Treatment of malocclusion

Malocclusion often manifests as migraine-like headache, clicking of jaw joints and symptoms of the neck and shoulder region. Causes of malocclusion include too soft food, dental malocclusion and individual abnormal biting habits (grinding etc.)

A night guard made of acrylic plastic (individually made) is used in treating malocclusion. The night guard ”relaxes” the masticatory muscle. Physiotherapy, masticatory muscle exercise, thermotherapy and a variety of muscle relaxants can be used.
Malocclusion can also be treated with orthodontics and prosthetic treatment methods.

What is the masticatory system?

In order to be able to break down food, swallow and produce speech, the teeth, masticatory muscles and jaw joints must function in coordination and symmetrically. The masticatory system is a complex entity with a converging structure and function. The masticatory system comprises teeth and their connective tissues, masticatory muscles, joints of the jaw, bones of the upper and lower jaws, salivary glands and muscles of the tongue, lips and cheeks. The nerves controlling the masticatory system are also included in it. All the tissues connected to the masticatory system have an effect on each other. In the case of malocclusion, symptoms can appear, e.g., in the joints of the jaw and the surrounding tissues.

What causes malocclusion?

Disorders connected with the function of the masticatory system are very common. As much as a half of the population experience symptoms at some stage of life. Functional disorders affect all age groups, in most cases women.

There can be a variety of causes underlying malocclusion. In addition to missing teeth and changes in their position, untreated malocclusion and high teeth and excessive amounts of filling may have a detrimental effect on bite. Trauma to the masticatory system and systemic diseases, such as rheumatism, may also be underlying the symptoms. Mental factors, particularly stress, are a significant reason for disorders. Stress often increases nocturnal grinding of teeth, bruxism. Night-time biting is often an unconscious activity, unless e.g. one's spouse notices it. Squeezing one’s teeth forcefully together and gnashing one's teeth are also bad for occlusion. Sensitivity to disorders of the masticatory system is a very individual thing. Some people react strongly to changes in the masticatory system, while others display no symptoms whatsoever.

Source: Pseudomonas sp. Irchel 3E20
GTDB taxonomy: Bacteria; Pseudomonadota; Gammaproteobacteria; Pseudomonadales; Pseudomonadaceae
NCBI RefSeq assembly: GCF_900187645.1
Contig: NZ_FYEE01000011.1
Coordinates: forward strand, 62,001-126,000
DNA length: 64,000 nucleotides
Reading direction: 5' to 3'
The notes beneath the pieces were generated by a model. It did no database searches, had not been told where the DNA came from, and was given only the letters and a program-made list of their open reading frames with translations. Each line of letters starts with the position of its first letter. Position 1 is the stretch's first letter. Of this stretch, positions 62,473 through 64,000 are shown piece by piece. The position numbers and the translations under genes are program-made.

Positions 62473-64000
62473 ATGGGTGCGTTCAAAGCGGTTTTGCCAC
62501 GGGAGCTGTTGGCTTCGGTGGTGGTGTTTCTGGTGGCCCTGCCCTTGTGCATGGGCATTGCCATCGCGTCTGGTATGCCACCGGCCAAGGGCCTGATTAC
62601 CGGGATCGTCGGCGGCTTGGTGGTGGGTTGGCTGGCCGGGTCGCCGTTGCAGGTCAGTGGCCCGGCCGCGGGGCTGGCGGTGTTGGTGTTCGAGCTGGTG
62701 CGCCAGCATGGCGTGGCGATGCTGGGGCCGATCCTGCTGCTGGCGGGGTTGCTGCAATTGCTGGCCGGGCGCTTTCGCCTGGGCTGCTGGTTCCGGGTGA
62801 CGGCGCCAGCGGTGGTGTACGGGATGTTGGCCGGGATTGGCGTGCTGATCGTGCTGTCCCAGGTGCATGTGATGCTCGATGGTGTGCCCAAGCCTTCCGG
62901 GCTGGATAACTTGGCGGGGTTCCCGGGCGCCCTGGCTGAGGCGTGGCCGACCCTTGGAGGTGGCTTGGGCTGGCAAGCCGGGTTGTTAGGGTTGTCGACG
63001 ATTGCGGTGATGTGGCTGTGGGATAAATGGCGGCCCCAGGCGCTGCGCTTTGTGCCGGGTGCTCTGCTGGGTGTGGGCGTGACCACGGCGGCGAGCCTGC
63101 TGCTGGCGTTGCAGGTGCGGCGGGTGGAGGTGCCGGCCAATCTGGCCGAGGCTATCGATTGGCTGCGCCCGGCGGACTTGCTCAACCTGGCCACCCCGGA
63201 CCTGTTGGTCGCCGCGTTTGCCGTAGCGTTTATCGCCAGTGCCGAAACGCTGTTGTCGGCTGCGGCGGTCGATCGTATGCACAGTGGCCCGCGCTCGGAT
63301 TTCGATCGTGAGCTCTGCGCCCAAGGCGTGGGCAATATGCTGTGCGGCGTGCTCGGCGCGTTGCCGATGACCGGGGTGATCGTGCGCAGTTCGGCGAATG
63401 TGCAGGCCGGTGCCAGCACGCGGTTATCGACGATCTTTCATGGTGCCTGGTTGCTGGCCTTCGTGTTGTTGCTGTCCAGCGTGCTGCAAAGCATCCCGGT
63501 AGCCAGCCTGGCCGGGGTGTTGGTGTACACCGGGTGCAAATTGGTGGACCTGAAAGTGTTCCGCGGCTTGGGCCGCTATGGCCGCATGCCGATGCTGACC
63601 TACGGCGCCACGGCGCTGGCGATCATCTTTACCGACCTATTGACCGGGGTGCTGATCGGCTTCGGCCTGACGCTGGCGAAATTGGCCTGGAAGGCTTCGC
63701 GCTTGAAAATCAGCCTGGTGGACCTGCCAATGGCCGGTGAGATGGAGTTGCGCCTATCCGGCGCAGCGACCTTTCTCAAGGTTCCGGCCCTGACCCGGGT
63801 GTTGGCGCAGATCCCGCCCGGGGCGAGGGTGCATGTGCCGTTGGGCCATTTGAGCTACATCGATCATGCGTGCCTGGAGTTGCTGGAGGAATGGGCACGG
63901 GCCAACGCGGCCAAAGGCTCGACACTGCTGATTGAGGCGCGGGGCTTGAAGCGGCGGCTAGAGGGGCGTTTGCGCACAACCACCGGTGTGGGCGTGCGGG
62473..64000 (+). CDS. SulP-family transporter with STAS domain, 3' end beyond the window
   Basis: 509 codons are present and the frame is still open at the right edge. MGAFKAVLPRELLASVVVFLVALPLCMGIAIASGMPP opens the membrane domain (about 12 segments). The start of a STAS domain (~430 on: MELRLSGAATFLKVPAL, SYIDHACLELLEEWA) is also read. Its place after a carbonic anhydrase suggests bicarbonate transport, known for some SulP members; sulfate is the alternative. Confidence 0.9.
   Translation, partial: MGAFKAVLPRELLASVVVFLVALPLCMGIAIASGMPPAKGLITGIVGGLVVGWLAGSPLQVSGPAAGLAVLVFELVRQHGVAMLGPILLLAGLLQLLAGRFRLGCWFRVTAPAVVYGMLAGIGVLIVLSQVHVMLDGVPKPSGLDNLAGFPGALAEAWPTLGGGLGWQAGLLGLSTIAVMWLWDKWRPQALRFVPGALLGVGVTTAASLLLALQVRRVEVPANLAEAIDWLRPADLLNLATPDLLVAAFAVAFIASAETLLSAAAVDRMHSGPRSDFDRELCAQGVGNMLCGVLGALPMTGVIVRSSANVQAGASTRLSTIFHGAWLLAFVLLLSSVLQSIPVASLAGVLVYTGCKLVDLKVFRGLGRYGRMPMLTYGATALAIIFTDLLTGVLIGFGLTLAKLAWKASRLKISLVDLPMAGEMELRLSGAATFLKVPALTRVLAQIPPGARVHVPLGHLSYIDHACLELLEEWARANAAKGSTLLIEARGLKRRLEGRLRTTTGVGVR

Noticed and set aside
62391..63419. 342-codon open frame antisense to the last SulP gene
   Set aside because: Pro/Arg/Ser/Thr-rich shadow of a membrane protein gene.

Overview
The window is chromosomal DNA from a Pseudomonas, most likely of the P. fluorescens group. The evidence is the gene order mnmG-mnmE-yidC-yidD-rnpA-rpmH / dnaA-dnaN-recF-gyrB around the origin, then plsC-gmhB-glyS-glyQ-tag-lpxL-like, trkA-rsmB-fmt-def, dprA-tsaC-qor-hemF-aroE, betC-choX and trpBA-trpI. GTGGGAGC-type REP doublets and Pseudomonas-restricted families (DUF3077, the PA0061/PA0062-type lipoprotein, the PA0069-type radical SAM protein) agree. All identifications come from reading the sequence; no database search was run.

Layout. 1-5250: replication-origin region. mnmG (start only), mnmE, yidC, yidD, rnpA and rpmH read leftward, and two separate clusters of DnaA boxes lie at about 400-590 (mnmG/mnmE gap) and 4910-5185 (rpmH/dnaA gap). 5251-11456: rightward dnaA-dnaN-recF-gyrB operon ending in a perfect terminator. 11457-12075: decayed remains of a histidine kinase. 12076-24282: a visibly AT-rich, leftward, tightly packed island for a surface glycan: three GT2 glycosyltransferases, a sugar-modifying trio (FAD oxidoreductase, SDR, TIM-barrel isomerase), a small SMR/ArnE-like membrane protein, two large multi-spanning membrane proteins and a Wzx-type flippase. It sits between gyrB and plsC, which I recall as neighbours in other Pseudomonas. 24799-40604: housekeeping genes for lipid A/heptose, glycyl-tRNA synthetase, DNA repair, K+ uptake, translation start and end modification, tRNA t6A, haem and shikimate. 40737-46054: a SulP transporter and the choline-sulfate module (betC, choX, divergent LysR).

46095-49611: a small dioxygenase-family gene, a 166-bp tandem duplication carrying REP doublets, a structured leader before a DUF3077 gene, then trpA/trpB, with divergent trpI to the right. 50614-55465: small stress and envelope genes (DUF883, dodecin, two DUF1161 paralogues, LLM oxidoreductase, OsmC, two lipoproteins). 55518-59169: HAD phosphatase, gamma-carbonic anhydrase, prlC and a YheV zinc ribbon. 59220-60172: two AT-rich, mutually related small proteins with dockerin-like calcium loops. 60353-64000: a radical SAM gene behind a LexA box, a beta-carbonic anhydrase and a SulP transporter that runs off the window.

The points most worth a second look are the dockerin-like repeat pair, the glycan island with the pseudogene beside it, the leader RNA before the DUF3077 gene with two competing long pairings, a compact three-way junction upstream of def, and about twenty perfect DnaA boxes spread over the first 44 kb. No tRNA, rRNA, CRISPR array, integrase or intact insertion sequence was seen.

Do you suffer from headaches? What kind of symptoms are often associated with malocclusion?

In malocclusion, the muscles often have to endure strain that lasts longer than normally. This causes the tissues to become exhausted and may predispose to damages. Many muscles in the head and facial region are interconnected. Constant headache is a very common symptom associated with a disorder of the masticatory system. Often, stiffness of the neck and shoulder area is also connected with the headache. Also other indefinite pains and feelings of numbness may occur in the facial region. Tenderness and fatigue of the masticatory muscles are common findings. Feeling of a lump in the throat and ear symptoms, such as ache, ringing in the ears and blocking of ears are also possible symptoms.

Changes may also occur in the teeth and their connective tissues and the joints of the jaw. Wearing of the teeth may be a sign of bruxism. Symptoms of the joints of the jaw, such as tenderness, cracking and rales are the most common malocclusion-related symptoms. Also, problems opening the mouth and stiff jaws may indicate a disorder of the masticatory system.

How is malocclusion treated?

The functioning of the masticatory system is examined at a checkup visit. The need for any further treatment and examination is explored in the checkup. If symptoms indicating a malocclusion are found, a more extensive survey of the situation is performed. In some cases the symptoms disappear spontaneously, yet often treatment is necessary.

Producing an individual night guard is the most common treatment. A night guard is a guard made of acrylic plastic that fits the upper or lower teeth. A night guard may help to prevent damage to the teeth and joints of the jaw. In addition, the guard relaxes the masticatory muscles and balances the occlusion. The guard is usually worn at night, aiming to avoid the symptoms and damage caused by bruxism. It is also important to try to avoid harmful habits, such as biting one’s fingernails or gnashing one’s teeth. When malocclusion is permanently changed, the treatments used are reshaping, orthodontic treatment and prosthetics. If necessary, muscle relaxants are used in the treatment during the acute phase. Exercising the masticatory muscles and physiotherapy often also alleviate the symptoms.

 

 

 

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